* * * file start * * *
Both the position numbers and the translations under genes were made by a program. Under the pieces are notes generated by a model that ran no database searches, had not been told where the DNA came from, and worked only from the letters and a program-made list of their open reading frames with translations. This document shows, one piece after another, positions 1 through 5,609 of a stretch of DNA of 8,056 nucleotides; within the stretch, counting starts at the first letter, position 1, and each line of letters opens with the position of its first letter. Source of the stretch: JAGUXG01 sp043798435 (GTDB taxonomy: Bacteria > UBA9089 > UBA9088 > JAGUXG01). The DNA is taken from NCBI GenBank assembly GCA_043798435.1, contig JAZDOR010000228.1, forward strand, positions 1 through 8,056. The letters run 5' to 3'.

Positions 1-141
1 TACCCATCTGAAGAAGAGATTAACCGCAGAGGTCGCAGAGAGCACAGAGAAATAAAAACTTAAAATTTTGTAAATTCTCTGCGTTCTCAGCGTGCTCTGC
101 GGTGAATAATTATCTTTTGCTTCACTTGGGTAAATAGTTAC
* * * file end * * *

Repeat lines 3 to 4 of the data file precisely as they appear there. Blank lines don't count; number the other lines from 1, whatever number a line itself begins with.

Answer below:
1 TACCCATCTGAAGAAGAGATTAACCGCAGAGGTCGCAGAGAGCACAGAGAAATAAAAACTTAAAATTTTGTAAATTCTCTGCGTTCTCAGCGTGCTCTGC
101 GGTGAATAATTATCTTTTGCTTCACTTGGGTAAATAGTTAC